Actin is one of approximately 1200 essential genes in yeast. It is a structural protein involved in a number of functions throughout the cell, including cell growth, division, motility, exocytosis, and many other important processes. However, since actin is an essential gene, the standard method of knocking out the gene in a haploid yeast to study mutant phenotypes or genetic interactions is not feasible. Instead, we used diploid yeast with one working copy of actin to study the genetic interactions within the cell. With the use of diploids with point mutations in actin, we can begin to look more specifically at the profile of the actin surface to greater understand its structure, function, and interactions as well as study the relationship between the abundant haploid data with the new diploid data. In collaboration with a yeast genetics lab, we studied complex haploinsufficient interactions between 32 actin point mutants and the genes across the yeast genome. We found that different alleles exhibit different genetic interactions, but that both the degree and the identity of the interaction partners are similar for alleles that affect amino acids near each other on the surface of actin. We also compared interactions between the actin mutants in diploid and haploid cells and found important differences in diploid interactions, suggesting diploid mutant genetic screens will be important for understanding complex genetics.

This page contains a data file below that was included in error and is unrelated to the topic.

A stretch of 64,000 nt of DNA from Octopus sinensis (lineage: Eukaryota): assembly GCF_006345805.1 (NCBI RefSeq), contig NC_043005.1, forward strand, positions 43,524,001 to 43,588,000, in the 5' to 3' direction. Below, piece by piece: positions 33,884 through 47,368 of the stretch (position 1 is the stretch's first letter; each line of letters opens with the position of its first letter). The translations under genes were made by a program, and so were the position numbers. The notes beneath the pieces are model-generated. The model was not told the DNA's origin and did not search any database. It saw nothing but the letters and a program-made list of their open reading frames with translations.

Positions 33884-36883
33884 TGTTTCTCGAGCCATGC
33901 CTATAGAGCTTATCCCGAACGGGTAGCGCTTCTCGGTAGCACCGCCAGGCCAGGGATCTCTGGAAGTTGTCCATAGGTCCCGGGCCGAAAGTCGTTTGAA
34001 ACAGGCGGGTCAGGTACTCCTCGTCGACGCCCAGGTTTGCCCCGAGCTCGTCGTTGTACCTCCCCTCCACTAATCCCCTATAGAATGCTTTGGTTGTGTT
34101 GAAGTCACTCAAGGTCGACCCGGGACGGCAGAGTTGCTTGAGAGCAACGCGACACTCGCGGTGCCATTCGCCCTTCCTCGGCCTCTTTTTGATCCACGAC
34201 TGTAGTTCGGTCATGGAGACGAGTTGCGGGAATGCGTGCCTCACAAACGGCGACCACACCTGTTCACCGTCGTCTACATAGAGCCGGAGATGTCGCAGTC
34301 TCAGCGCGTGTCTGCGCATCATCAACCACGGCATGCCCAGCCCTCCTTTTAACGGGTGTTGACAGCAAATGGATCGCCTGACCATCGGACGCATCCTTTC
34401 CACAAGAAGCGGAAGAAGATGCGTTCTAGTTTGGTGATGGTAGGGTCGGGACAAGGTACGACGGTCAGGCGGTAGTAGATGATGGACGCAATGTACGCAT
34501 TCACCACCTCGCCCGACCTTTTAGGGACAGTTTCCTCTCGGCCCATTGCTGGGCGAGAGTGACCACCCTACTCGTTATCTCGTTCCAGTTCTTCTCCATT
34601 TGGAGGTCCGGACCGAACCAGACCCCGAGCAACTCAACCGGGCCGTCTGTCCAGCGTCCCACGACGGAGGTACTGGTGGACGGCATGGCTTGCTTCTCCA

University of Minnesota M.S. thesis. March 2013. Major: Biomedical Informatics and Computational Biology. Advisor: Chad Myers. 1 computer file (PDF); vii, 43 pages.
Zooming in on the actin gene: genetic interactions of diploid and haploid yeast.
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